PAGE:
Mean cross sectional areas (MCSA) of muscle fibres are presented in table 1 and fig 1. MCSA of type I fibres was 6205 and 5125 μm2 in patients and controls, respectively, but this difference was not statistically significant (p = 0.16). Type II fibres were generally smaller in the s-IBM patients. Type IIa had a smaller MCSA than the controls (p = 0.03) but the difference for type IIb MCSA was not significant (p = 0.3).

Figure 1

Box and whisker plot of mean cross sectional areas of the different fibre types (I/IIa/IIb/IIc); Co., control.

Fibre type composition

The number of type I fibres tended to be greater in both TA and VL of s-IBM patients than in the controls, but this difference did not reach statistical significance (p = 0.2 in VL; p =  0.09 in TA). As judged from the mATPase histochemical data, in the s-IBM patients 83% of the muscle fibres in TA were of type I (n = 6) and 71% in VL (n = 7); in the controls 71% of the muscle fibres in TA were of type I and 50% in VL.

A higher percentage (p = 0.002) of type IIc fibres was found in the s-IBM biopsies than in the controls. Type IIc fibres were found in all biopsies from the s-IBM patients, comprising 2–32% of muscle fibres counted, but they were only found in four control biopsies (1–7% of muscle fibres counted).


In normal controls, less than 1% of fibres stained positively for neonatal myosin (MHCn). The fibres that were positively stained for slow myosin (MHCs) were identified as type I fibres and those that were positively stained for fast myosin (MHCf) were identified as type II fibres by mATPase staining.

In contrast to the controls, MHCn positive fibres were found in all the biopsies from s-IBM patients (1–100% of the fibres). Furthermore, all patient biopsies contained fibres that were positive for more than one isoform of myosin (1–80% of the fibres)—that is, hybrid fibres.13 Most of the fibres that stained positively for MHCn were of type I according to mATPase histochemistry. In the biopsies from patients with CMT and motor neurone disease fewer than 1% of the fibres stained positively for neonatal myosin, and some of these fibres were hybrid; other fibres stained positively either for MHCs or MHCf.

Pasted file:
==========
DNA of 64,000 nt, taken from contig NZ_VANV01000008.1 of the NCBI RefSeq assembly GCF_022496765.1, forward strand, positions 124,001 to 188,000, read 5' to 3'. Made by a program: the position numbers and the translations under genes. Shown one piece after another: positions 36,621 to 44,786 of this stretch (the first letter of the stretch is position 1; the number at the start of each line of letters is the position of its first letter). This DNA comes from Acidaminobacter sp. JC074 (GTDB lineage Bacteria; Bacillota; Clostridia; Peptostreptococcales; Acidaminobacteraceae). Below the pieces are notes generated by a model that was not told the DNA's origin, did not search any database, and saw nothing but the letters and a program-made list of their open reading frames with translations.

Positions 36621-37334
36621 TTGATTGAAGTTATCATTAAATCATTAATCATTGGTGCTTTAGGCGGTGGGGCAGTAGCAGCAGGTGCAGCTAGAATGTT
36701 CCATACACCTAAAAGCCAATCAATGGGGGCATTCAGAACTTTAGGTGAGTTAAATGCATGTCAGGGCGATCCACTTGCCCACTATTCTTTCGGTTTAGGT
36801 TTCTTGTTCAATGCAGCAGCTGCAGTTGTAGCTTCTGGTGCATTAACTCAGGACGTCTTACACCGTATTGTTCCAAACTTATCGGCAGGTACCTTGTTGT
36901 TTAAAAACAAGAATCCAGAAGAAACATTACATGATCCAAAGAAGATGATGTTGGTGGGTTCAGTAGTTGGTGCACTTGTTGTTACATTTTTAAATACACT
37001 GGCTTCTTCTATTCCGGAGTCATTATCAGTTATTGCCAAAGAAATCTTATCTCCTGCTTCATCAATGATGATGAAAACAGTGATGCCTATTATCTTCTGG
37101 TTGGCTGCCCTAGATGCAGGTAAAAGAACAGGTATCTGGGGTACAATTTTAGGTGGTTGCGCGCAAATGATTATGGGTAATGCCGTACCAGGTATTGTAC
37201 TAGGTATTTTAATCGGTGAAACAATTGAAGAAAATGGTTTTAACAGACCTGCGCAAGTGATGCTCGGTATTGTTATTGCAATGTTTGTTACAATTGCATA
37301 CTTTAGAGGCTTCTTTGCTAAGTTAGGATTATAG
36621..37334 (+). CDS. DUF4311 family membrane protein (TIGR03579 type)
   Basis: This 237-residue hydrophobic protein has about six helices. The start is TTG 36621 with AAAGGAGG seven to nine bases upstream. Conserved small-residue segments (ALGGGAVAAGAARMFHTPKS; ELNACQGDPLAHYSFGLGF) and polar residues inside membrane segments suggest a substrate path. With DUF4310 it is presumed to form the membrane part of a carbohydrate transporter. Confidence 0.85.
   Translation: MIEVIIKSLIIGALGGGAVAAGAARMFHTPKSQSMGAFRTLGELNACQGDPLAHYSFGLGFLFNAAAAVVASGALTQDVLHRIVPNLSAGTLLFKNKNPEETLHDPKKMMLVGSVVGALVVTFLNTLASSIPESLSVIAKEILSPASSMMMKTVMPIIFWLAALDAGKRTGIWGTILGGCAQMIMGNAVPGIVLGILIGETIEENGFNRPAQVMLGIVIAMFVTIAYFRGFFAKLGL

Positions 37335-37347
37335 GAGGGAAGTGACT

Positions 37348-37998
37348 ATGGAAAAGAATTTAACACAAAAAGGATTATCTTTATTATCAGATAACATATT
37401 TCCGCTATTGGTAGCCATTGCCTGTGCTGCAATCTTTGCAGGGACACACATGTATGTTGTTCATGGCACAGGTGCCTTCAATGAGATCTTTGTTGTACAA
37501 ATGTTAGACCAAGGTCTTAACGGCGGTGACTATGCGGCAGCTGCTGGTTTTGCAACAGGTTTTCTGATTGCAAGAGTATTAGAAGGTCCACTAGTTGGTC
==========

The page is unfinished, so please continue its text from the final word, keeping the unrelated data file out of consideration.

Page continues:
Normal subsarcolemmal staining for dystrophin was seen in all normal sized and hypertrophic muscle fibres from the patients with s-IBM (table 1). The staining for desmin showed normal localisation to the sarcoplasm and the subsarcolemmal region, forming an intramyofibrillar network. There was more intensive staining for desmin in those muscle fibres that also stained positive for vimentin. For further details about staining for desmin in normal controls see Jakobsson et al.14 In contrast to the controls, positive vimentin staining and CD56 staining was found to varying degree (table 1) in muscle fibres from all patients with s-IBM.


In this study we found that there are extensive morphological and morphometric alterations in s-IBM, affecting different muscle fibre types in different ways. A tendency to a greater percentage of type I fibres was found, together with a significant increase in type IIc fibres. Type IIc fibres co-express adult MHCf and MHCs and may represent a transitional process from fast to slow or slow to fast myosin.15,16 Our findings of a higher percentage of type I fibres and an increase in type IIc fibres in s-IBM muscles may therefore indicate a transitional process from fast to slow fibres.